This is how it happened.
It was a dark day.
It always seems to be a dark day
when you die.
Even in a beautiful summer,
when you die
it becomes dark.
The clouds form and rapidly so.
Over storm drains, the radio hums
a bitter tune.
The moon licks the sky.
The salt of the sun
turns blood orange.
I died. It was a simple way to go.
Just me, a boat and a banjo’s echo.
One of many humdrum deaths,
nothing beautiful but the last breath.
It wasn’t a witch, it wasn’t a switch.
It wasn’t a slit wrist or bruised fist.
It wasn’t a madman or a madwoman.
Not mutilated or grasped and gapped.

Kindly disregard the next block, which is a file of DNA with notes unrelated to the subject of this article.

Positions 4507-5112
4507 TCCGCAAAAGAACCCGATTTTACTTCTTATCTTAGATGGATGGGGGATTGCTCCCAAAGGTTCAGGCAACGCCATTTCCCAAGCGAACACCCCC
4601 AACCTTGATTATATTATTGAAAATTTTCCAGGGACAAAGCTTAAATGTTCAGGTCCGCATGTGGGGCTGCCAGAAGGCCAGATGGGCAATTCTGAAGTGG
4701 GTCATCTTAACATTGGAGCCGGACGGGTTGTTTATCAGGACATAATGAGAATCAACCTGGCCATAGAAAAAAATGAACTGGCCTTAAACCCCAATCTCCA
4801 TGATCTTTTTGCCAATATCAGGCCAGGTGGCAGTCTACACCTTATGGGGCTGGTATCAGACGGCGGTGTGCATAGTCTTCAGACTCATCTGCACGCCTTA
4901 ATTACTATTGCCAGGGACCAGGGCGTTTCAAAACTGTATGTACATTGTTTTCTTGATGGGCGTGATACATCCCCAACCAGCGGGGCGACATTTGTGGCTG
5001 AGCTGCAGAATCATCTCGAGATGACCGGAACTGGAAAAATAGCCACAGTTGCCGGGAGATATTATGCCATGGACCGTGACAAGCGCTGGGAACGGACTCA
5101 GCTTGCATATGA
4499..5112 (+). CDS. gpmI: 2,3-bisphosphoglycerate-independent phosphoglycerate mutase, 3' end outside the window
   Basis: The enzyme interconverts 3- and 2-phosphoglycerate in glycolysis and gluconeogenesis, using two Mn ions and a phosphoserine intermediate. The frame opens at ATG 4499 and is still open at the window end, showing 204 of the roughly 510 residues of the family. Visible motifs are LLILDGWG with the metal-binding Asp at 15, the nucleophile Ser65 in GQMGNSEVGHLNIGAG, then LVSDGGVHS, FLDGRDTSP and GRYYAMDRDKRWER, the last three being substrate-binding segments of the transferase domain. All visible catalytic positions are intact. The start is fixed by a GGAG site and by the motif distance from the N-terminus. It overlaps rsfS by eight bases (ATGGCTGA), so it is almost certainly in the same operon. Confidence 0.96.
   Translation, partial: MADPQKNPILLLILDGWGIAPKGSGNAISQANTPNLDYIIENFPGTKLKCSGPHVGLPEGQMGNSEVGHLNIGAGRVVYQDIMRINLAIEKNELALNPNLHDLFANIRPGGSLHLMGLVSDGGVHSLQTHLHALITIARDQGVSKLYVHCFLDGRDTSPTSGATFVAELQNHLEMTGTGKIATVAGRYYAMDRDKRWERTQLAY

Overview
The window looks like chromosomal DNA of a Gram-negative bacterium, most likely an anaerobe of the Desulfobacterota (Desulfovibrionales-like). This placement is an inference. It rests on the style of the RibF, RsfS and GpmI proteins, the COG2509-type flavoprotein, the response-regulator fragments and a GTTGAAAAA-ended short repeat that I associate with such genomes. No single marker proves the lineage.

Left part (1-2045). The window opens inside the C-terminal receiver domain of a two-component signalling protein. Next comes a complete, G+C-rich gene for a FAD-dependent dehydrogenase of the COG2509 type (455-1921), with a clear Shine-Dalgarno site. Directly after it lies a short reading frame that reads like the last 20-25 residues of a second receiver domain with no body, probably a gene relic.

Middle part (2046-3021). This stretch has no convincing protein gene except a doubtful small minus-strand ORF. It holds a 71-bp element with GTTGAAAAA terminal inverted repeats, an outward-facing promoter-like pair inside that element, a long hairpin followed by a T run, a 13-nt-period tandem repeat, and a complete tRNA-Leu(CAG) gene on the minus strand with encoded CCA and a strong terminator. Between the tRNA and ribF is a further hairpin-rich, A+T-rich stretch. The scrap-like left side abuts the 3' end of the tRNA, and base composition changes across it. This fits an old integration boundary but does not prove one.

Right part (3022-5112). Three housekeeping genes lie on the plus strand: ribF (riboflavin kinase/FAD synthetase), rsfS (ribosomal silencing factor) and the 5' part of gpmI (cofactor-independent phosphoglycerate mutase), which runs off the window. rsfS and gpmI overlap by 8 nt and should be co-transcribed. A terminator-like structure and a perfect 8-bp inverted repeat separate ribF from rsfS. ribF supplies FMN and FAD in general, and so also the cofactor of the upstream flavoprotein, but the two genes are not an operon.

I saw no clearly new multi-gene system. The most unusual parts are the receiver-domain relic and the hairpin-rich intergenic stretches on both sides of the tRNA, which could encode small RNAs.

Nope, nothing at all like that.
Wasn’t a manhole slip, or a slipped disk.
Wasn’t a mouth full of water
or lungs drowned in quick.
Wasn’t a bullet or poisonous needle.
Wasn’t ’cause I was old or feeble.
Wasn’t drugs or an overdose.
Wasn’t the haunting of a red rum ghost.
It wasn’t a brick, or a slab of glass.
It wasn’t a slice, it wasn’t a gash.
I don’t know what it was,
but I know it wasn’t any of that.
I died a humdrum death,
not even newsworthy.
A life not yet lived,
a poem far too wordy.
I never saw the glaciers.
I never saw Venice.
always played checkers
while others played chess,
My humdrum death.
For a second, the funny pages
had a happy ending I guess.
Like something out of a movie, it wasn’t.
Unless the movie was Deliverance.
Then that exactly was it.
Jason Wright is the editor and founder of Oddball Magazine. His column appears weekly. His third book, Train of Thought 2: Almost Home is available now at the Oddball Book Store.